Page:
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Getting Started with Microsoft's Windows Azure Cloud: The Lay of the Land

Recently, cloud platforms have emerged as a great way to build and deploy applications that require elastic scale, high reliability, and a rapid release cadence. By eliminating the need to buy and maintain hardware, the cloud gives developers inexpensive, on-demand access to computers, storage, and bandwidth without any commitment. Developing for the cloud also makes it easy and less risky to try out new ideas. If an idea is successful, it can be scaled up by adding more hardware. If an idea is unsuccessful, it can be shut down quickly.

The core benefits of the cloud were obvious from the start, but when I joined the Windows Azure team in 2007, the cloud was primarily seen as a way to provision virtual machines on demand. What excited me about Windows Azure was that it was a new kind of cloud platform that went beyond this. Microsoft set out to create a platform that made it easy for developers to build scalable and reliable applications without having to become experts in infrastructure. Today, I'm excited to see that the idea of a platform as a service (PaaS) model has grown and matured, and there are now many cloud providers that are recognizing this model.

As much as Windows Azure has changed and grown since I first joined the team, the core benefits have remained constant. Windows Azure offers an easy development experience, it gives developers the flexibility to choose their favorite tools, and it supports very demanding workloads.

Building Your First Cloud Application

Because Windows Azure supports many kinds of applications, programming languages, and tools, there are lots of ways you can get started, but let's start with an ASP.NET web application as an example.

The Installing the SDK and Getting a Subscription tutorial walks you through the process of getting your development environment ready for Windows Azure. Note that you don't actually need to sign up for Windows Azure to get the tools and start developing. The steps below are based on version 1.5 of the SDK.

Once you have the tools installed, start Visual Studio as an administrator, and create a new project based on the "Windows Azure Project" template as pictured in Figure 1.

Figure 1.

Next, you'll be prompted to choose one or more "roles" for your application. In the next section, we'll learn more about roles and the part they play in cloud architecture. For now, just choose an ASP.NET MVC 3 Web Role by highlighting it and clicking the right arrow to add it to your solution, as in Figure 2.

Figure 2.

As with any ASP.NET MVC application, the next screen will ask you what kind of MVC application you want to build. Just to get something to play with, I suggest choosing the "Internet Application" template; see Figure 3.

Figure 3.

At this point, you have a functioning Windows Azure application. You can run it locally by pressing F5, and when you're ready to deploy to the cloud, you can choose either "Package" to create the files you'll need to deploy to the cloud, or "Publish" to deploy directly from Visual Studio; see Figure 4.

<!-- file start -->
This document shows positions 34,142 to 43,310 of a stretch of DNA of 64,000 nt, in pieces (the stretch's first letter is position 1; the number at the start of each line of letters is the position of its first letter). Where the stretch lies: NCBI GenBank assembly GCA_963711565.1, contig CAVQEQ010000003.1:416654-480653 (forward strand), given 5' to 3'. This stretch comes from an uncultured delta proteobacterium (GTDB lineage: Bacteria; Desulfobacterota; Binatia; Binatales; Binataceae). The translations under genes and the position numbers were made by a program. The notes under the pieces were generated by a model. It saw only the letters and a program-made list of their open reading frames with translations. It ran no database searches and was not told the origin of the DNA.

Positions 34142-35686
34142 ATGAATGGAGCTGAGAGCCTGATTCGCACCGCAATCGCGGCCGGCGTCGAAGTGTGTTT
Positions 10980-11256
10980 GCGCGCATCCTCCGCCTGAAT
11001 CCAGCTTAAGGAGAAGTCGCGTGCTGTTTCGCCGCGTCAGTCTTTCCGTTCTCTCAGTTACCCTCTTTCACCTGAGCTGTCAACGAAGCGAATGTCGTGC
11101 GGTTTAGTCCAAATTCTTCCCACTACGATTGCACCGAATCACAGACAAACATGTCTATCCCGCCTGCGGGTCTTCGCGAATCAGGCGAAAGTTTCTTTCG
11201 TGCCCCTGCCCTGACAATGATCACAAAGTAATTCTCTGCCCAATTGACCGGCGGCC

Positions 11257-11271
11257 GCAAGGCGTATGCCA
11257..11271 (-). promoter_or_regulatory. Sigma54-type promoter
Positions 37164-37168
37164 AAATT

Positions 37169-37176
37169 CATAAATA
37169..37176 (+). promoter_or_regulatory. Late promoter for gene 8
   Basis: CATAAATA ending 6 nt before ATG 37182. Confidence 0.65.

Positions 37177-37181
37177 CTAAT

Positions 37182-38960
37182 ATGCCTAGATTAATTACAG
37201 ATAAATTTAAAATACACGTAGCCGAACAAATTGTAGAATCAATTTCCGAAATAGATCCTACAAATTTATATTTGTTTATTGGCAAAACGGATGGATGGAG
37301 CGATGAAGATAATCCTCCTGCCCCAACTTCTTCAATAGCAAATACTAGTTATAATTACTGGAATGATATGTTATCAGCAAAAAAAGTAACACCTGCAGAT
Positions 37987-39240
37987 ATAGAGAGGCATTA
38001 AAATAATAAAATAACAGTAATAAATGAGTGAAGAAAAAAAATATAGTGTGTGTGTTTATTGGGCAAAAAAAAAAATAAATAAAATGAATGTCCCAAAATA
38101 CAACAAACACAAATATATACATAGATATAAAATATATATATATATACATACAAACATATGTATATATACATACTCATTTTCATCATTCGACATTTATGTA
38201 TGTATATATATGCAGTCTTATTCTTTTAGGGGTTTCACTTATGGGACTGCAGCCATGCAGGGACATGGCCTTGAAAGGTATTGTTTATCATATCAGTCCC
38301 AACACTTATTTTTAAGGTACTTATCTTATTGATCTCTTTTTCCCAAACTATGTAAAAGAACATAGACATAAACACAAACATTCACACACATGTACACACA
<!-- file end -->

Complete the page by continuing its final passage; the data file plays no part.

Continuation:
Figure 4.

Now you can develop your custom application simply by editing the default ASP.NET MVC template, as you would for any ASP.NET application.

What you've seen so far may not look that impressive on the surface. We built a simple web application and ran it locally. It was easy to do, but we could have done that without Windows Azure. What's truly impressive is that this same application, without modification, can easily be deployed and scaled across many servers and even multiple data centers with ease. I can also update my application at any time without having to touch individual servers and without any downtime. All of this is possible because of Windows Azure's scalable programming model.

Scalable Programming Model

Not every application needs to grow to thousands of virtual machines and terabytes of data, but some do; and it's often the case that the developer of an application doesn't know what scale will ultimately be required. So, it's important to use a cloud platform that supports applications of any scale.

As is typical in the cloud, Windows Azure encourages a scale-out architecture. Scale-out means that your application's elastic scale is achieved by adding or removing virtual machines (not by moving to bigger and bigger servers, which would be called "scale up"). Scale-out architecture also gives your application reliability, high availability, and the ability to be upgraded without downtime.

In Windows Azure, this scale-out architecture is implemented by use of roles. A role is a component of your application that runs on multiple instances (virtual machines). Each instance of a role runs identical code, so a role can be scaled simply by adding or removing instances.

In the application we built in the previous section, our application had exactly one role (the ASP.NET MVC 3 web role). In a typical three-tier application, you might have a front-end web role and a back-end service role (along with a database for the third tier). Each role has its own code and can be scaled independently. Any role that accepts traffic from the internet (like a web application) sits behind a load balancer, ensuring that all instances contribute to your application's scalability.

For this architecture to work, each virtual machine needs to be identical. That means it needs to be running the same code (which it is, thanks to the concepts of roles). It also needs to have the same data. To make sure that all virtual machines have the same data, data should be centralized in a storage system. This model is exactly like a web farm with a database for storage.

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